Margrethe Vestager, the European Union’s antitrust chief and scourge of tech giants, gave her seal of approval to U.S. antitrust action against Facebook Inc.

She told lawmakers in Brussels that the U.S. lawsuit shows how technology superpowers are increasingly facing tougher scrutiny around the world. Minutes after she spoke Thursday, German regulators started a fresh antitrust probe into Facebook’s Oculus virtual-reality headsets.

“It’s a sign that the debate on tech dominance has been shifting over the last couple of years,” Vestager said of the U.S. antitrust move in an online meeting with EU lawmakers. “You see that in almost every jurisdiction. You see it in Canada and Australia” as well as the recent U.S. case against Google.

The U.K. Competition and Markets Authority this week even proposed a specialist tech regulator with enhanced power to block deals.

European regulators are planning tougher rules on so-called internet gatekeepers next week that “will enable us to be so much quicker” in moving against companies that violate potential new rules for how they treat smaller rivals, she said.

Vestager, who has slapped Alphabet Inc.’s Google with huge fines, said the complaints filed by the U.S. Federal Trade Commission and state attorneys general took a different approach from the EU. She said her probes into advertising are “not as advanced.”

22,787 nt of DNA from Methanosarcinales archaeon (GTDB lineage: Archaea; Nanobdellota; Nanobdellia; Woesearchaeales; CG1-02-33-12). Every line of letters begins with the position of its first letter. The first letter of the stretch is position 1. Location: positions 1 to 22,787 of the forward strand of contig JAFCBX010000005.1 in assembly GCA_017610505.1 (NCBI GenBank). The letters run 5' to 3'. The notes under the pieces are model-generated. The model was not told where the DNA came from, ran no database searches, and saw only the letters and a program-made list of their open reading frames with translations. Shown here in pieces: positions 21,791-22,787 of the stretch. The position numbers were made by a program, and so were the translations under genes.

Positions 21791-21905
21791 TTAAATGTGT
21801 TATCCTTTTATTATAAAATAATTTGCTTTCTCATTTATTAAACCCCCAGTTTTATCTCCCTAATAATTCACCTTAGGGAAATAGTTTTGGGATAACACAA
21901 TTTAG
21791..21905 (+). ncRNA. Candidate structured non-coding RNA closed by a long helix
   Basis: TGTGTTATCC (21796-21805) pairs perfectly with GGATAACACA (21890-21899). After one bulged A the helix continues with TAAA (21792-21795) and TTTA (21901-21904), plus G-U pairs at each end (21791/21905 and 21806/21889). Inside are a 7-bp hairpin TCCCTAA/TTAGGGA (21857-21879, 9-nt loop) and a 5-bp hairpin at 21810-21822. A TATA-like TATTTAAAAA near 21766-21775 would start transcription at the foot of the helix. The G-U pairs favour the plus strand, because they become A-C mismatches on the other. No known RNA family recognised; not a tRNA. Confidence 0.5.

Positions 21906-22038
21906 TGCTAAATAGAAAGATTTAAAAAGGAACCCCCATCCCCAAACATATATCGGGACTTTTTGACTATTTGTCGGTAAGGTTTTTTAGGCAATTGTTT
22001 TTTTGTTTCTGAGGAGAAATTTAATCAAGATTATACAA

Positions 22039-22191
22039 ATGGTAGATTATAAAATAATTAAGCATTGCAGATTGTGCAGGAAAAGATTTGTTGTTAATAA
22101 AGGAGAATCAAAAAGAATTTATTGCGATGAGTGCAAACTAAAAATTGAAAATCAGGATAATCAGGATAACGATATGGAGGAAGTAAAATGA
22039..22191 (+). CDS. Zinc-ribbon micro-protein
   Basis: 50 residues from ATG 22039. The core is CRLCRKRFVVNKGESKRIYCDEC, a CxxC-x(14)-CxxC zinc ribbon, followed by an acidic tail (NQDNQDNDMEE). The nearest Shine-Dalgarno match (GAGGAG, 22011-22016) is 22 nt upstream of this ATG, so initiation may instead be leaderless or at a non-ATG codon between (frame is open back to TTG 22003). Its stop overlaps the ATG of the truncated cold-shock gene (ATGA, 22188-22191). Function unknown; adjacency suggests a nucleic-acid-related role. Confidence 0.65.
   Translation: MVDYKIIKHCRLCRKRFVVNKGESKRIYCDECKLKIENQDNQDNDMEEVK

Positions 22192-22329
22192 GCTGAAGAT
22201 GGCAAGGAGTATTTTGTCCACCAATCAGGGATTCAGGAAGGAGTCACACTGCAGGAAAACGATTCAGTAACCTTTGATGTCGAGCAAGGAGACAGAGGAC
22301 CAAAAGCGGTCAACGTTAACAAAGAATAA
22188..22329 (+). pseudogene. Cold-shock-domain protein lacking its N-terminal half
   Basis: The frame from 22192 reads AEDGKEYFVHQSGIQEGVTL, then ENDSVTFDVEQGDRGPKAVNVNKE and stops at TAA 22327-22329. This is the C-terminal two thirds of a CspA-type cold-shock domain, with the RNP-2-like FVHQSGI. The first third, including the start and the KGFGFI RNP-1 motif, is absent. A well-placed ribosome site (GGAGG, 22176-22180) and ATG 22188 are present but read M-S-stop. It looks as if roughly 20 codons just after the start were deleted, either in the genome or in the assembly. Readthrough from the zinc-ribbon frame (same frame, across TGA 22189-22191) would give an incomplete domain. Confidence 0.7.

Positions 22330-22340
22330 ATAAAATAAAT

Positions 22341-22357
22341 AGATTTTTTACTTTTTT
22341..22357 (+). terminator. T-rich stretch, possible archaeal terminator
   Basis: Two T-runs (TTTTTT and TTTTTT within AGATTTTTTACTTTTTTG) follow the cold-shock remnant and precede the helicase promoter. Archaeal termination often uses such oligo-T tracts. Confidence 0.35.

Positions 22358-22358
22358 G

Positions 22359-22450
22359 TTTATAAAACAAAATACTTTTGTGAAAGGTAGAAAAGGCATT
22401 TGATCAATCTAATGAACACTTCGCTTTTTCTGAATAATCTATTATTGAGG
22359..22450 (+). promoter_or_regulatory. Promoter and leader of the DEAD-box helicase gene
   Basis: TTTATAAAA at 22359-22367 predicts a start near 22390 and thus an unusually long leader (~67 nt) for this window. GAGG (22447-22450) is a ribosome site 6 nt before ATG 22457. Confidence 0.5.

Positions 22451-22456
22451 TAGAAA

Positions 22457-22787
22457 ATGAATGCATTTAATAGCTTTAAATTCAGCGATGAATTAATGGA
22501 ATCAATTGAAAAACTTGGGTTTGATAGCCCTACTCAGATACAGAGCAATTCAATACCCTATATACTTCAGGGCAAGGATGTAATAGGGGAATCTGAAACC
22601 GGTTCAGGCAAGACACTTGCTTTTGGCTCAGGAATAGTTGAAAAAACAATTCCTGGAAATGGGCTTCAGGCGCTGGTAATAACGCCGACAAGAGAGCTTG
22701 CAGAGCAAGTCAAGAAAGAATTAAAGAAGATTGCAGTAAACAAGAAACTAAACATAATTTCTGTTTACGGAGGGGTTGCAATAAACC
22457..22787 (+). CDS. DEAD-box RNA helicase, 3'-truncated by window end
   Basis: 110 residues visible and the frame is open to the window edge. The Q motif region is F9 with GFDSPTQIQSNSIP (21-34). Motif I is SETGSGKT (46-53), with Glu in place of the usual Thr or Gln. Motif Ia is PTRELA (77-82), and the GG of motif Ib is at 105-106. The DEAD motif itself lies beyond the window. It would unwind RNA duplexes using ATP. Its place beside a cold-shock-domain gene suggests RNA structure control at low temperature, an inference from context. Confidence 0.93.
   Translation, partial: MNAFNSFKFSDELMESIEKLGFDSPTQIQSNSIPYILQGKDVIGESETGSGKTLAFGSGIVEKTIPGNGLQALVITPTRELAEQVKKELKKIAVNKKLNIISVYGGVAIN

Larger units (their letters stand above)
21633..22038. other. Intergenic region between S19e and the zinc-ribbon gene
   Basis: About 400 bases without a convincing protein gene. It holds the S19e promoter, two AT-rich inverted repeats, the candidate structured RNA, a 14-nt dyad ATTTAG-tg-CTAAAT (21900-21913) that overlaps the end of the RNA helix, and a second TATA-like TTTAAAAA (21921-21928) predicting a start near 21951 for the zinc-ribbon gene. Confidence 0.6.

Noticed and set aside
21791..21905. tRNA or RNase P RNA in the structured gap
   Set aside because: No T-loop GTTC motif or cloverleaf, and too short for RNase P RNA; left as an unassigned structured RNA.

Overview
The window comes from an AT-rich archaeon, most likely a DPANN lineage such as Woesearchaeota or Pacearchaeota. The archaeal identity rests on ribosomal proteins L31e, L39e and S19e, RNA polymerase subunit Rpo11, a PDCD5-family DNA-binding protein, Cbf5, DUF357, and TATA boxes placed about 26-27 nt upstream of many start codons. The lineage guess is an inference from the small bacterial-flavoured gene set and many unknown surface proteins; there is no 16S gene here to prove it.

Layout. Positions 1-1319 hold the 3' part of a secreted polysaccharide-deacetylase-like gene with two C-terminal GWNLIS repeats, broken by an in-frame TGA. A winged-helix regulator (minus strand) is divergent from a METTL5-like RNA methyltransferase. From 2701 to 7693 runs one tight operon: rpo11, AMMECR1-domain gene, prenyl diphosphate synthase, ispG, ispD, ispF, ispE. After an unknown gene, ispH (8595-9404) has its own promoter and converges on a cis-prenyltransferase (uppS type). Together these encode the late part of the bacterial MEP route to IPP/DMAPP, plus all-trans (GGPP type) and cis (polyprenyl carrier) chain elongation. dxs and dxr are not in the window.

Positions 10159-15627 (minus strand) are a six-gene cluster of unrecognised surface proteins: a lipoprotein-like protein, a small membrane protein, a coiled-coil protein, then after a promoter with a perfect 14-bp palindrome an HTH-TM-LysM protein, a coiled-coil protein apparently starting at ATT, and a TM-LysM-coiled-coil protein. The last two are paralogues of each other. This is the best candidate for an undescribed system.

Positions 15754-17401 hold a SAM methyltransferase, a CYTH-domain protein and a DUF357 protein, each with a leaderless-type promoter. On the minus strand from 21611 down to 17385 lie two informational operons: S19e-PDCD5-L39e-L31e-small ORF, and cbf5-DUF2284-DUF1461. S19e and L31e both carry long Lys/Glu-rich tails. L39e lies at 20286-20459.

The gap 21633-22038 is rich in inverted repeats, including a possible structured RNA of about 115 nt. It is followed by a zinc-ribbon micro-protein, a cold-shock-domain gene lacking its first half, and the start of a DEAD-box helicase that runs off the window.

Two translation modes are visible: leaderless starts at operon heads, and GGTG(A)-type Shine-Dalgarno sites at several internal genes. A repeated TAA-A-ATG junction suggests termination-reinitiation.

Germany’s antitrust authority, known as the Bundeskartellamt, opened an investigation Thursday into Facebook because using Oculus’ latest virtual-reality Quest 2 glasses requires a Facebook account. Oculus was previously operated separately from Facebook, it said, and existing Oculus accounts can no longer be used for the new hardware.

“We intend to examine whether and to what extent this tying arrangement will affect competition,” the authority’s president Andreas Mundt said in an emailed press release.

Oculus devices are not currently sold in Germany, a Facebook spokesperson said. The company “will cooperate fully with the Bundeskartellamt and are confident we can demonstrate there is no basis to the investigation.”

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